Cryptocurrency is the answer to some problems in the world, but it isn’t necessarily a savior for an economy plagued by hyperinflation and bad policies. The Nicolas Maduro led Venezuelan government has failed on several fronts to save the country from extreme hardships. Instead of focusing on the ground realities of their people, the Venezuelan government chose to focus on a pipe dream — a sovereign cryptocurrency backed by the nation’s untapped oil reserves. Case in point: after over six months of its launch, the Petro coin is nowhere to be found.
The Curious Case of Atapirire
Atapirire is a small remote town in the center of the country that holds five billion barrels of petroleum reserves, per government records. This oil stockpile is the underlying asset for Petro, which was launched in February this year. An investigation by Reuters found that Maduro’s crisis recovery plan is a smokescreen at best. Residents of the town complain of frequent blackouts and lack of cellular services. The region has no infrastructure to extract oil, and the citizens are poor.
The country will have to spend billions of dollars and work relentlessly on the Atapirire oil project for years to tap into the oil it claims to have. Maduro, on the other hand, claims to have raised billions of dollars from the Petro initial coin offering even after US President Donald Trump’s clear message that US citizens will not buy Petro.
Where Is the Petro?
Upon further investigation, Reuters found no sign of Petro on any major cryptocurrency exchange. The news outlet claims to have talked to a dozen of cryptocurrency and oil-field valuation experts and to have traveled to Atapirire to find that neither exchanges nor merchant outlets accept Petro as of now. Some buyers were identified on online crypto forums, but their identities could not be verified. One of them also complained of being “scammed” by the currency. Another buyer suggested that “awful press” and US sanctions have hurt Petro’s debut.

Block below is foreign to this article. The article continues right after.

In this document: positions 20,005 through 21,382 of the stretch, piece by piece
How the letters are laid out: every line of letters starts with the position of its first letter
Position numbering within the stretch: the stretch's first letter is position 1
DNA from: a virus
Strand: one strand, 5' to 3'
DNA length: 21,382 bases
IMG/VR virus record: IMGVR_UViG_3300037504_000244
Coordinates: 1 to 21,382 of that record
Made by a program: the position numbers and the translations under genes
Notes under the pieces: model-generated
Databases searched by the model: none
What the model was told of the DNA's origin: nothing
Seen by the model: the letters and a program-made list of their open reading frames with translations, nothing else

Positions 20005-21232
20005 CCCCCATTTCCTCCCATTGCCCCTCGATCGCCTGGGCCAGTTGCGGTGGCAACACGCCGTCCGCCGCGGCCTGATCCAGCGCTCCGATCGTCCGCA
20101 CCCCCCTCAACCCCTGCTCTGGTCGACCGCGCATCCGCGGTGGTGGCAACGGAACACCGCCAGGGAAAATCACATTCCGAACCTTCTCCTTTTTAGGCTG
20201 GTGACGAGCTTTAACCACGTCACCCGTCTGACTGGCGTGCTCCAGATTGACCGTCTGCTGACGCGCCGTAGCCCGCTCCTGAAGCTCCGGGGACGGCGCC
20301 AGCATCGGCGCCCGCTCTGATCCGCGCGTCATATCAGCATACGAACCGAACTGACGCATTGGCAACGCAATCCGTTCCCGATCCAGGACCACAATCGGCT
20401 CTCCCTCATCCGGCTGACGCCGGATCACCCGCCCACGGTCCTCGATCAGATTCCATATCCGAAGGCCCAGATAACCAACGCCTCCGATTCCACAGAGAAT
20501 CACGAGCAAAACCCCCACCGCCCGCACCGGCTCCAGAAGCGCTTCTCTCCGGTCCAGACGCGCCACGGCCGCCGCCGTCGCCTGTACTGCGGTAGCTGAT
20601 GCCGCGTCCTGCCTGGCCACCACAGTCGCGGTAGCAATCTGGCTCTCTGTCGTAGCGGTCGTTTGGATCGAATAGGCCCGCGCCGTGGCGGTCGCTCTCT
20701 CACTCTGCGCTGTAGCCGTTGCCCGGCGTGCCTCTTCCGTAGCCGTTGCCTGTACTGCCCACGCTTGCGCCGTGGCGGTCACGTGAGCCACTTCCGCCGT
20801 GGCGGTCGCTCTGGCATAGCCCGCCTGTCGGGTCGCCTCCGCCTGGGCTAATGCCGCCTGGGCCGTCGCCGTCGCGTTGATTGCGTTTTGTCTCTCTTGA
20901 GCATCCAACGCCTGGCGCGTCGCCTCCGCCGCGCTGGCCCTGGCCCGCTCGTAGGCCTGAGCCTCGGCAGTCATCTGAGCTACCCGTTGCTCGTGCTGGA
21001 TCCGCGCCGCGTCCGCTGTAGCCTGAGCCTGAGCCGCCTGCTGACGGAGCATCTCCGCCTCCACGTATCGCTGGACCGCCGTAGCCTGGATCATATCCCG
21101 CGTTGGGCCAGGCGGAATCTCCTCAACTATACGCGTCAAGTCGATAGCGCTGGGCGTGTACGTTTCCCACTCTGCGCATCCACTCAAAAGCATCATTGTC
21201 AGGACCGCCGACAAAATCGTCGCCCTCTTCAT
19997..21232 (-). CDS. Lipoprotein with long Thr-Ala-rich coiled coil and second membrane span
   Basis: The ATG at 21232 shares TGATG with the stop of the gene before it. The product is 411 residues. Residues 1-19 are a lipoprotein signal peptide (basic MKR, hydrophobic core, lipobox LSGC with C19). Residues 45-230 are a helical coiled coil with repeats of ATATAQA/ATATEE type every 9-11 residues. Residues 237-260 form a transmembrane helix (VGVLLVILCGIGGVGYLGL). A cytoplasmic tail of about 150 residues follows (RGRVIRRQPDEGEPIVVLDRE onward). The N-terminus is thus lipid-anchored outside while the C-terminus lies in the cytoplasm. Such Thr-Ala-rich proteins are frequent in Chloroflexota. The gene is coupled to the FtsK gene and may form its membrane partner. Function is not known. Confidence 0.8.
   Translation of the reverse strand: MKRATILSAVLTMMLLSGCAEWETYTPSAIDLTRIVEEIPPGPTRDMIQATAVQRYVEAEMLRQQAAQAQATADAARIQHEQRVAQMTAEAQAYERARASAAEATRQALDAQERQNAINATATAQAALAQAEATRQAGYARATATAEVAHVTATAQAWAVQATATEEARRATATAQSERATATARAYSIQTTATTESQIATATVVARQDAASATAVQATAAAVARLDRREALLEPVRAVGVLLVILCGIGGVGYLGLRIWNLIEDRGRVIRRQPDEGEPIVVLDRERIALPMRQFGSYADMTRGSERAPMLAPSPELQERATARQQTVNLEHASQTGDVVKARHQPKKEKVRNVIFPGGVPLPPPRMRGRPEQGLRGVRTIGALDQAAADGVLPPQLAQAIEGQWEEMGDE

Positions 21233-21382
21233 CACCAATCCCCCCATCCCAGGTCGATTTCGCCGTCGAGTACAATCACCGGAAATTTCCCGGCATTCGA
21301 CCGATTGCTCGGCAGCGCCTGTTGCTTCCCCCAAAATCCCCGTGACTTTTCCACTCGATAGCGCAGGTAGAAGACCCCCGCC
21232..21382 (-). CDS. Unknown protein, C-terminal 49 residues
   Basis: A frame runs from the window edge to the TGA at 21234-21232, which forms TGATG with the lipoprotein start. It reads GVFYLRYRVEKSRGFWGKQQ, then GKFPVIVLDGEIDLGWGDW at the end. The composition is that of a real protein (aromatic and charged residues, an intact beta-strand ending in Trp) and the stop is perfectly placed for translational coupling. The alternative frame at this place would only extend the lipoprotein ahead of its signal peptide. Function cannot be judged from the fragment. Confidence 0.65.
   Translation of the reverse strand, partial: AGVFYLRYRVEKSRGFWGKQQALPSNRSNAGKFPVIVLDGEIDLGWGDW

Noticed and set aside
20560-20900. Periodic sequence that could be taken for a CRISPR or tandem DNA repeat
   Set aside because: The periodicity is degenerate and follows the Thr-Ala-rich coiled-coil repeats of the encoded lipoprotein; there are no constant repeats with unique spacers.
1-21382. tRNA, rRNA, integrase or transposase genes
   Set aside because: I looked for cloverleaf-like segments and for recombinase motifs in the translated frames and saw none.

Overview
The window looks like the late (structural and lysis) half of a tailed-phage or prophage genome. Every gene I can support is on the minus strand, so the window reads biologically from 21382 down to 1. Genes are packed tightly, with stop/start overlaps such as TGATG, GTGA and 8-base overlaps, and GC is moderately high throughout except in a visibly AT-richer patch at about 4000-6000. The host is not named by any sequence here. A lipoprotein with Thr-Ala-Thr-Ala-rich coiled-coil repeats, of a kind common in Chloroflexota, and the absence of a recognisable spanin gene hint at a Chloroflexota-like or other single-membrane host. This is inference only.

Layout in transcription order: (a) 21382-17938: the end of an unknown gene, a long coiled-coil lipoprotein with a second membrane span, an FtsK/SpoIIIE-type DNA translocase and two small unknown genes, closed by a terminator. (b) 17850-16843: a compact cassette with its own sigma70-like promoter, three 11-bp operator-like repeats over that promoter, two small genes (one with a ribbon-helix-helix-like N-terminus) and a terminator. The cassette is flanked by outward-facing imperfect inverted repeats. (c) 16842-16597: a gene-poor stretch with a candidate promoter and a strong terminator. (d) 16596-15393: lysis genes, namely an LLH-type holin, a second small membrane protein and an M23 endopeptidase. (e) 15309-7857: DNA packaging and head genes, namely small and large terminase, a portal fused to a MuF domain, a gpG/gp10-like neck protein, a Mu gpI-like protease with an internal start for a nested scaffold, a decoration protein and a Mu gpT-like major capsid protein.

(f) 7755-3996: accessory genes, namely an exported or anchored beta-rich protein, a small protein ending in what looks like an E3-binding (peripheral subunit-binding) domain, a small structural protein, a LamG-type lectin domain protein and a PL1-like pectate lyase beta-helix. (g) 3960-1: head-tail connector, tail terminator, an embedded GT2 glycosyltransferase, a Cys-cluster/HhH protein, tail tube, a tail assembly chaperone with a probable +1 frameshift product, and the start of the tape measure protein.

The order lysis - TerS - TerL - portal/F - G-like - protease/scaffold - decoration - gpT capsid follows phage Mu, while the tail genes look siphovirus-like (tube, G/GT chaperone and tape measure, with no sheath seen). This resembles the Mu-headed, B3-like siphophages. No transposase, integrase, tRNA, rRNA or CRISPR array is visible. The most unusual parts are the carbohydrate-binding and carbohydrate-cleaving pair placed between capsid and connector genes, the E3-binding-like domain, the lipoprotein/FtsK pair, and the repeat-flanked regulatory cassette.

The government officials also don’t seem to have any specific data on Petro trade. Cabinet minister Hugbel Roa said that Petro’s technology is still under development and “nobody has been able to make use of the petro … nor have any resources been received.”
The nature, function, and location of the Superintendence of Cryptoassets, the agency overseeing Petro, is still shrouded in mystery. The agency is supposedly located in the premises of the Finance Ministry, but there is no “physical presence” of such an entity there.
At a time when a country’s fate resides in the acceptance and trade of a digital currency, Petro’s absence from prominent exchanges and merchant outlets only points toward its dubiousness.
Where Is Petro – Venezuela’s Sovereign Cryptocurrency? was originally found on [blokt] – Blockchain, Bitcoin & Cryptocurrency News.